(Original Publication Date, 12 November 1990)
My master plan had failed. I had to go back to school, but it was useless. All I could think about was how little I knew about the Canada Post and how long it took them to deliver letters to people who lived in the same town.
I thought, “How many days? How many days ‘til Martha gets that letter?” I leaned my ear against my locker to see if could hear the letter coming through the vibration in the locker walls. I tried not to attract the attention of the silhouette kids moving through the halls.
I leaned my back against the wall and tried to look pregnant, thinking my faux maternal instincts might send you a message about my letter. I thought my thoughts with my biggest think. “I hope she keeps it confidential. I hope she tears it up. – I’ll tell her to tear it up. I’ll ask for it back, an’ then I’ll tear it up!!!” All those thoughts were running through my head and everything depended on whether you had gotten my love letter to you.
Then I saw you in the hall. You were carrying your usual sheaf of paper but you had actual books in your hands. I was impressed that you seemed to be doing school when you were in school; but it did not distract me from the important question I needed to ask. I said, “Uh, Marty…You didn’t happen to get a letter from me, did you?” You looked so excited that I was actually talking to you in school instead of calling you on the phone or waiting until our date every night. Plus, I called you, “Marty,” instead of “Mart,” the nickname you said you hated because you were not a store.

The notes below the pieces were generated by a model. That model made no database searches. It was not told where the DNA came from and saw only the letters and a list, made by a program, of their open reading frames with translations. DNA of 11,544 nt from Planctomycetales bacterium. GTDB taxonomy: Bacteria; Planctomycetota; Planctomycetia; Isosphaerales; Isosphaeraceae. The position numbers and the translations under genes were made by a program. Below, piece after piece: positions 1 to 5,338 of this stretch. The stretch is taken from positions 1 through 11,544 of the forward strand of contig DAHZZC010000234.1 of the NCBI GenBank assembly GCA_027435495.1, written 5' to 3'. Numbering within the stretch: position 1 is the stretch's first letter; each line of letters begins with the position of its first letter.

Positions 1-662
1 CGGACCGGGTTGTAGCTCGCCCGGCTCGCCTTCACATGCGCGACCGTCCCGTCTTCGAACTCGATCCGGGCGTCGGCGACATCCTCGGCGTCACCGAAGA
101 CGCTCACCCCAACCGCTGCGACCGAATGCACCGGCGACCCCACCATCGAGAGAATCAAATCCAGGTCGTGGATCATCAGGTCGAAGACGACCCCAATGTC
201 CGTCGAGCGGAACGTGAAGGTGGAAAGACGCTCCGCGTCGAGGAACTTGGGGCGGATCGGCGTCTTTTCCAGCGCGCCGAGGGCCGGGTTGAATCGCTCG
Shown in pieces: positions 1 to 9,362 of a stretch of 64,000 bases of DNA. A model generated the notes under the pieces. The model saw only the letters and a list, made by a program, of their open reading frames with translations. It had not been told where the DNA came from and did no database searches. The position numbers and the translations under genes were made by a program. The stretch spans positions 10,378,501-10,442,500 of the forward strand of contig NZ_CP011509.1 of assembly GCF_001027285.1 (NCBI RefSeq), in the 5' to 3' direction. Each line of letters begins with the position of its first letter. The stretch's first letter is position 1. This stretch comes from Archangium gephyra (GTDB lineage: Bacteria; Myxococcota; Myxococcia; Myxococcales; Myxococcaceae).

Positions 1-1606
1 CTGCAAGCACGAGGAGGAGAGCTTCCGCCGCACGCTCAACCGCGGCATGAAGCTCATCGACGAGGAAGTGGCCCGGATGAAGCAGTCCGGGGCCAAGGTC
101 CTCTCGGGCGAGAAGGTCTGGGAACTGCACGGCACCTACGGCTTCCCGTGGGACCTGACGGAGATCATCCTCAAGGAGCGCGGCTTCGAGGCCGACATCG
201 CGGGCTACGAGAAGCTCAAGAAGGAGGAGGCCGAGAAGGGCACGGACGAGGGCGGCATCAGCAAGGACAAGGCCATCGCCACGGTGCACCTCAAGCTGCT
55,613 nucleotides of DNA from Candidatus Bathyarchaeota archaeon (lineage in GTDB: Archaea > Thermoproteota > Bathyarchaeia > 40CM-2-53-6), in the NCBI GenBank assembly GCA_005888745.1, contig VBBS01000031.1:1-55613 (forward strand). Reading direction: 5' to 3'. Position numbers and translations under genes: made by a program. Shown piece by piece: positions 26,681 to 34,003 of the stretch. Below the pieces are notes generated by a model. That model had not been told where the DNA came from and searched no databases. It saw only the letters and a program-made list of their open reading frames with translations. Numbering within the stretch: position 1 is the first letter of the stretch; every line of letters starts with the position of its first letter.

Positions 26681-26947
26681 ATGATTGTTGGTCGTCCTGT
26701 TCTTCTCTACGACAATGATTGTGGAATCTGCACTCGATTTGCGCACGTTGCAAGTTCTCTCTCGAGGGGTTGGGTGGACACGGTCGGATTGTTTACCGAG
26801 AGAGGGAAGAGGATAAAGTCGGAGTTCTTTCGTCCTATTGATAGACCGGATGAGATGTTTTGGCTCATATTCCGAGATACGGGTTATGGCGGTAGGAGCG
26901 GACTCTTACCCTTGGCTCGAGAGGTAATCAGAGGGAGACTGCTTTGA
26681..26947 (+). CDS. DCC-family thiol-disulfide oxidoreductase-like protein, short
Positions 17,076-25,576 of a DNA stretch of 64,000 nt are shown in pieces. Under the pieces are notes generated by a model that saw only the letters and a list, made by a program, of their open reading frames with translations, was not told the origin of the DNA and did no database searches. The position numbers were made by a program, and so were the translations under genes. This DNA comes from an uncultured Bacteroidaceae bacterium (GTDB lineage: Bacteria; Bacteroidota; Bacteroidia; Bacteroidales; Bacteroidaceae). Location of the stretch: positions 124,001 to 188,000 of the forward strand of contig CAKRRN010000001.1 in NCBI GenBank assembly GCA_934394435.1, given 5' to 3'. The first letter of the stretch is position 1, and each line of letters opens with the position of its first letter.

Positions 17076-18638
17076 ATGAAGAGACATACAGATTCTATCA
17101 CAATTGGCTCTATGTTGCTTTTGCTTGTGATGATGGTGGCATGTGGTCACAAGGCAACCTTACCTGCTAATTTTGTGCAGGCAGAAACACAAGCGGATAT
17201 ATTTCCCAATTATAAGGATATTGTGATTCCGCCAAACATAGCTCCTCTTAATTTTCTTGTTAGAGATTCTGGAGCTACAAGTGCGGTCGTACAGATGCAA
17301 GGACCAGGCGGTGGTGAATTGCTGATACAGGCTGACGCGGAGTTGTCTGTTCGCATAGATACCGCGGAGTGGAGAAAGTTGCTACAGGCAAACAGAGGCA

You said, “Not yet!” Then you turned and walked away from me mid-sentence, talking to me over your shoulder and said, “But don’t worry, my mom will tell me…She usually reads the mail first.” Walking away from me mid-sentence and talking to me over her shoulder is something my mother always does and I was shocked.
Shocked that you reminded me of my mother and I found it…um…exciting. Shocked that your mother might read my love letter to you, but I was also shocked that your mother read your mail. What about privacy? What is it about your life where your mother would need to read your mail? What kind of secrets have you been keeping from me? Why weren’t interested even a little bit in why I would write you a letter or what was in my letter? After all, it’s not like I have written love letters to you before. Well, I wrote love notes to you before, but this is a real letter with a stamp on it going in the mail. That’s a big deal.
What if the worst thing happened and your mother misread the letter and thought I was in love with her and not you? I am not in love with your mother. She’s old. She’s married. She doesn’t remind of my mother like you do. I don’t think I could handle two girlfriends unless…is your mother a good cook? Forget I wrote that. Concentrate on the love letter you are about to get and when you get it, tear it up so that there is no proof I am in love with either you or your mother.
Thanks for reading,